If justice delayed is indeed justice denied, Nepal is a lost cause. Although the establishment of a democratic republic in 2008 finally put an end to 240 years of the Shah dynasty’s hold on power, the former kingdom’s path to democracy has left the country in a justice vacuum. In 1996, the “People’s War” launched by the Communist Party of Nepal erupted into a brutal civil war from 1996-2006 between the Maoist rebels and the King. For a decade, an intense climate of fear and repression enveloped the country: over 13,000 were killed, and 1,300 remain missing today[i]. The signing of the Comprehensive Peace Agreement (CPA) in 2006 was supposed to mark an official end to the conflict. It was accompanied by a pledge on behalf of the new coalition government to set up a transitional justice system in order to account for the past and change the future. Yet, eight years later, impunity still rots at the country’s core. There has not been a single investigation into any of the thousands killed or disappeared during the armed struggle and correspondingly no prosecutions for the severe human rights violations carried out on both sides. Void of accountability, Nepal seems to have been left to be haunted by the ghosts of its past.
Until – it seems – now. If instead justice is considered better late than never, Nepal may have just taken its first tentative step in the journey towards achieving it. Despite being eight years out-of-date, the bill which was supposed to have been implemented immediately after the 2006 peace accord was finally passed by Parliament. On 26th April, the long-awaited formation of a Truth and Reconciliation Commission (TRC) and a Commission on Enforced Disappearances (CED) marks a new beginning in Nepal as the country sets to delve into the secrets of its past[ii]. With a mandate to investigate every war crime committed during the civil war, provide reparations to the families whose lives have been transformed by the conflict, and give answers to those who are still missing loved ones, there is hope that those who have been denied the truth for too long will be given answers about what really went on in the decade-long rampage. The bill requires the government attorney to file all cases forwarded for investigation by the TRC, and Parliament has affirmed to set up a separate commission within 60 days to implement the TRCs recommendations. The mechanisms are now in place for Nepal’s hitherto unacknowledged past to be illuminated and, most important, to allow for a peaceful future to blossom from the roots of reconciliation.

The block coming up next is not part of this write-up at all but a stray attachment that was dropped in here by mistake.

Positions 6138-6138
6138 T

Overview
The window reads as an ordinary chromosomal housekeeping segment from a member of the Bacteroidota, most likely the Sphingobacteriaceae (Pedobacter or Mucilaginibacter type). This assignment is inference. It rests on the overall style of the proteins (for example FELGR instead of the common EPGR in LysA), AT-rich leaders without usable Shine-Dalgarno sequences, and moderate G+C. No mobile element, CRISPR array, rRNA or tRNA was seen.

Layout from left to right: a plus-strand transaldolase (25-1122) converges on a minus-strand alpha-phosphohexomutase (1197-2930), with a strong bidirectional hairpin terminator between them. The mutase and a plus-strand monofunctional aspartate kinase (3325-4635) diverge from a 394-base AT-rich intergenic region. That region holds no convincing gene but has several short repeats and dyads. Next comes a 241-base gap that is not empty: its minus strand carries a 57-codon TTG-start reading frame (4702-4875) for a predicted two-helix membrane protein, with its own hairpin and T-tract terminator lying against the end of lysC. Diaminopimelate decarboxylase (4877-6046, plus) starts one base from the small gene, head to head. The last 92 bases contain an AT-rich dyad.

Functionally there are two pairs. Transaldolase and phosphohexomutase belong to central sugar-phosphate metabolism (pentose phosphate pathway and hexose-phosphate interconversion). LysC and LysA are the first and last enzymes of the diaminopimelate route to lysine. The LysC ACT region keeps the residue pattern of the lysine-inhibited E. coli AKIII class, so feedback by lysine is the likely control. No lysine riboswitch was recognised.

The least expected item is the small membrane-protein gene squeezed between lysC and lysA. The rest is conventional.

Yet, the landmark bill brings with it a dark shadow which casts clouds over Nepal’s journey towards justice. Human rights groups have raised concerns over the bill’s ambiguous provision which leaves the door wide open for the TRC to grant amnesties for perpetrators of severe war crimes. Although the bill contains specific exemptions from amnesty for rape, international commentators criticise the bill for retaining the language from a previous executive ordinance in 2012 which was rejected by Nepal’s Supreme Court for being unconstitutional, and who instead recommended for the government to introduce a new bill compliant with Nepal’s international legal obligations[iii]. In the eyes of many, the failure to do this has confined justice in Nepal to the shadows. The formation of a truth commission which was supposed to “ensure justice for the victims, not amnesty for the victimisers”[iv] is out of sight.